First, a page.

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The History of the St. Bernard

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History of the St. Bernard

 

The history of the St. Bernard dog would not be complete without reference being made to the noble work that he has done in Switzerland, his native land. How the Hospice St. Bernard kept a considerable number of dogs which were trained to go over the mountains with small barrels round their necks, containing restoratives, in the event of their coming across any poor travellers who had either lost their way, or had been overcome by the cold. We have been told that the intelligent animals saved many lives in this
way, the subjects of their deliverance often being found entirely buried in the snow.

Breed History of the St Bernard

Handsome as the St. Bernard is, with his attractive colour andmarkings, he is a cross-bred dog. From the records of old writers it is to be gathered that to refill the kennels at the Hospice which had been rendered vacant from the combined catastrophes of distemperand the fall of an avalanche which had swept away nearly all their hounds, the monks were compelled to have recourse to a cross with the Newfoundland and the Pyrenean sheepdog, the latter not unlike the St. Bernard in size and appearance. Then, again, there is no doubt whatever that at some time the Bloodhound has been introduced, and it is known for a certainty that almost all the most celebrated St. Bernards in England at the present time are closely allied to the Mastiff.

 

Historical Character of the St. Bernard

The result of all this intermixture of different breeds has been the production of an exceedingly fine race of dogs, which form one of the most attractive features at our dog shows, and are individually excellent guards and companions. As a companion, the St. Bernard cannot be surpassed, when a large dog is required for the purpose. Most docile in temperament and disposition, he is admirably suited as the associate of a lady or a child.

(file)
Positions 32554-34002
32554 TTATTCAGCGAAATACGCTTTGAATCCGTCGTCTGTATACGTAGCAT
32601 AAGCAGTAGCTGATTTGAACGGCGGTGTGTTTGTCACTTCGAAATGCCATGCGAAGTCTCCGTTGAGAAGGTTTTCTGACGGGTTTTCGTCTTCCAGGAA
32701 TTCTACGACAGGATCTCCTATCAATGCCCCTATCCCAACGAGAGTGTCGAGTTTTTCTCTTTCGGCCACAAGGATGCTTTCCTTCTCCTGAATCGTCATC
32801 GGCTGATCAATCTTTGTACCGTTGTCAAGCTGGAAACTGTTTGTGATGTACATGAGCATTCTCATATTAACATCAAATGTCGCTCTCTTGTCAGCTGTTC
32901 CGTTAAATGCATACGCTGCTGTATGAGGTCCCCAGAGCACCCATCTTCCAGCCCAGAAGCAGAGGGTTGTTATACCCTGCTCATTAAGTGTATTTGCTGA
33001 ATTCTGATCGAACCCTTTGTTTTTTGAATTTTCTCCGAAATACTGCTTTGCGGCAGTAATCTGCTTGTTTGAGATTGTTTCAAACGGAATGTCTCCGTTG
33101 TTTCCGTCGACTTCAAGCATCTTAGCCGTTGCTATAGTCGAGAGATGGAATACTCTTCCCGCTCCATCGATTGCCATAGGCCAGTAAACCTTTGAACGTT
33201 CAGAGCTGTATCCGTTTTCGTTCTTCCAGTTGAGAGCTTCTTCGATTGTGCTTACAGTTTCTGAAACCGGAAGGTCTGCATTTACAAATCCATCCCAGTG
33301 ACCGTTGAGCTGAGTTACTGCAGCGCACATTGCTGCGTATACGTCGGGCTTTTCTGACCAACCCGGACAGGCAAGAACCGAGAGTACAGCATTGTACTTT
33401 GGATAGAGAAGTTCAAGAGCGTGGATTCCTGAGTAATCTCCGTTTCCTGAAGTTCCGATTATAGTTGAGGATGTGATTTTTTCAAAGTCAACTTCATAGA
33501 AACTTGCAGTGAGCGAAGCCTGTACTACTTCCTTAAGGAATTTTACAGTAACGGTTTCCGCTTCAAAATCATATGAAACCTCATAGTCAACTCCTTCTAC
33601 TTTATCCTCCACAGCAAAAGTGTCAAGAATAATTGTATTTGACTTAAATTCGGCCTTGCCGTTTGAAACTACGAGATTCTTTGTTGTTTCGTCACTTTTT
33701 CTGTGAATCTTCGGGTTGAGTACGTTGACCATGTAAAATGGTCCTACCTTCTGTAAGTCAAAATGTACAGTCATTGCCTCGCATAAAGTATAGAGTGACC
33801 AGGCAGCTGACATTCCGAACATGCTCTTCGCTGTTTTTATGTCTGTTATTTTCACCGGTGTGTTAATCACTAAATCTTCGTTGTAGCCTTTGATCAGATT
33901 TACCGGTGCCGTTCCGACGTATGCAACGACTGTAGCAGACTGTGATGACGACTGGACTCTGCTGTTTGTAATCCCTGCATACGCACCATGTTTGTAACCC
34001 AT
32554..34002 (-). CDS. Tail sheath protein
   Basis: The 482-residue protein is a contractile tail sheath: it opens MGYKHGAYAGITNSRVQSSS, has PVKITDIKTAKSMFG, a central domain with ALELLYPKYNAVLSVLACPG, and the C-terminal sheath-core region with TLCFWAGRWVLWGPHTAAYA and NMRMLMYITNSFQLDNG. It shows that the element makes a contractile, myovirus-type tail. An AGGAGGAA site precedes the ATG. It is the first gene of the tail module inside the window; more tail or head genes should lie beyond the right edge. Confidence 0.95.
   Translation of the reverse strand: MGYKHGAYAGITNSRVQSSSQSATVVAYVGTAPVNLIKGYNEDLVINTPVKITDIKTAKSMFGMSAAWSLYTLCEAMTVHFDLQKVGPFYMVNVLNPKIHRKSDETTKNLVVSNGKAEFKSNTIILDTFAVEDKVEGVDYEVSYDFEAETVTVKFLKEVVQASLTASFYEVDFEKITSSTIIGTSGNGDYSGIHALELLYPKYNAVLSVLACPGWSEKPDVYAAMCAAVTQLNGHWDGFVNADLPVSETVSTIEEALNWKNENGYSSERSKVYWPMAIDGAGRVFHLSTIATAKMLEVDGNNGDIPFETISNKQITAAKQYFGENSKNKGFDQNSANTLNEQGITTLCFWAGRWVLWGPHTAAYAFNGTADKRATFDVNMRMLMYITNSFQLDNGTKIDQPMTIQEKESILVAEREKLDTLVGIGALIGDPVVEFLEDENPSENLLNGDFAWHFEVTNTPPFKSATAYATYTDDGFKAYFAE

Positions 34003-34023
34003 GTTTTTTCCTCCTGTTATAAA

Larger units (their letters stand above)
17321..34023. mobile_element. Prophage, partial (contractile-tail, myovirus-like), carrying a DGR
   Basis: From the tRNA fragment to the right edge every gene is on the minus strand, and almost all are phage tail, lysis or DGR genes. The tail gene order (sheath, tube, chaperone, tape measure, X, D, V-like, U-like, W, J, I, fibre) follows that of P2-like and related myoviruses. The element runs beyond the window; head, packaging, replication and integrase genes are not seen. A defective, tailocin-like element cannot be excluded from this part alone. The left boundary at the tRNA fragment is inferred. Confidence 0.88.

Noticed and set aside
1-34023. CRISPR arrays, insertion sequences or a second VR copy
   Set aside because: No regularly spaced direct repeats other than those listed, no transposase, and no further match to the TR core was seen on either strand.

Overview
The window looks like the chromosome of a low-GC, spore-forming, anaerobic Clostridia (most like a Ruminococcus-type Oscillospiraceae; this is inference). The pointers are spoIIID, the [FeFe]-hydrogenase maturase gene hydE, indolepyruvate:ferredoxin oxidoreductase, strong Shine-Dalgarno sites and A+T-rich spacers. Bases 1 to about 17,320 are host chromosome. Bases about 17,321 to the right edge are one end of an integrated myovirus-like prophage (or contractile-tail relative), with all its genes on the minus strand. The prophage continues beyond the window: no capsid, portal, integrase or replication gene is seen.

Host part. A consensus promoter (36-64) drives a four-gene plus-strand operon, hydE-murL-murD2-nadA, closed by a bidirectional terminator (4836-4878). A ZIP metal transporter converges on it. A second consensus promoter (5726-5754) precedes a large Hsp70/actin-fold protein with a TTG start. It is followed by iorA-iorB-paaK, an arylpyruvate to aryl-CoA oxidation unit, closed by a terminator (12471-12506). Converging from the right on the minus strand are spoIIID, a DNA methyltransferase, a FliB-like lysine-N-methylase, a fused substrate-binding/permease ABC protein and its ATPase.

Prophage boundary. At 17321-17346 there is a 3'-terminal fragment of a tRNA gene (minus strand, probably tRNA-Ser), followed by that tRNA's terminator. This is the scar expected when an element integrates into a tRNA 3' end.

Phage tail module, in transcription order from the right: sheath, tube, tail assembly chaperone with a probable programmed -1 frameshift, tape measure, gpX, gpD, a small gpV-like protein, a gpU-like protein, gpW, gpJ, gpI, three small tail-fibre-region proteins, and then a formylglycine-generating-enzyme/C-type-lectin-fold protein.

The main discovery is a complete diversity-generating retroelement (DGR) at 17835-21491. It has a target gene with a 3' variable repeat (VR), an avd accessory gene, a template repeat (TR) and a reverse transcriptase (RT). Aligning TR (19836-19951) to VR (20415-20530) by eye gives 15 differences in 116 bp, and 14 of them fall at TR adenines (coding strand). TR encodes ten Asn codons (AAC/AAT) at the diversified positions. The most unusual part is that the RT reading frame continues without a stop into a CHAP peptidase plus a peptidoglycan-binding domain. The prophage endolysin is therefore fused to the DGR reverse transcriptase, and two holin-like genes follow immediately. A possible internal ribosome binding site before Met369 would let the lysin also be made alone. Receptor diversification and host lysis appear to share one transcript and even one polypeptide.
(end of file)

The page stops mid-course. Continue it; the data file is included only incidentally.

The St. Bernard is sensitive to a degree, and seldom forgets an insult, which he resents with dignity. Specimens of the breed have occasionally been seen that are savage, but when this is the case ill-treatment of some sort has assuredly been the provoking cause.

 

Ancestoral Marking of the St. Bernard

The dogs at the Hospice of St. Bernard are small in comparison with those that are seen in England belonging to the same race. The Holy Fathers were more particular about their markings than great size. The body colour should be brindle or orange tawny, with white markings; the muzzle white, with a line running up between the eyes, and over the skull, joining at the back the white collar that encircles the neck down to the front of the shoulders.

The colour round the eyes and on the ears should be of a darker shade in the red; in the centre of the white line at the occiput there should be a spot of colour. These markings are said to represent the stole, chasuble and scapular which form part of the vestments worn by the monks; but it is seldom that the markings are so clearly defined; they are more often white, with brindle or orange patches on the body, with evenly-marked heads.

 

English History of the St. Bernard

In England St. Bernards are either distinctly rough in coat or smooth, but the generality of the Hospice dogs are broken in coat, having a texture between the two extremes. The properties, however, of the rough and smooth are the same, so that the two varieties are often bred together, and, as a rule, both textures of coat will be the result of the alliance. The late M. Schumacher, a great authority on the breed in Switzerland, averred that dogs with very rough coats were found to be of no use for work on the Alps, as their thick covering became so loaded with snow and their feet so clogged that they succumbed under the weight and perished. On that account they were discarded by the monks.

 

Mating History of the St. Bernard

In mating, never be guided solely by the good points of the dog and
bitch. It is very desirable that they should both have good points,
the more good ones the better, but it is more important to ensure
that they are dissimilar in their defects, and, if possible, that
in neither case is there a very objectionable defect, especially if
such defect was also apparent in the animal's sire or dam.

Note's:: This is the end of our History of the St. Bernard page, I hope you've enjoyed reading this detailed account of the St. Bernard history. You may also be interested in a general overview of the History of Dogs.

If you're interested in Dog History you may also be interested in these Dog Breed History articles:

English Mastiff History , a detailed look at the origins of the English Mastiff.

English Bulldog History , discover the roots of this charismatic breed.

 

 

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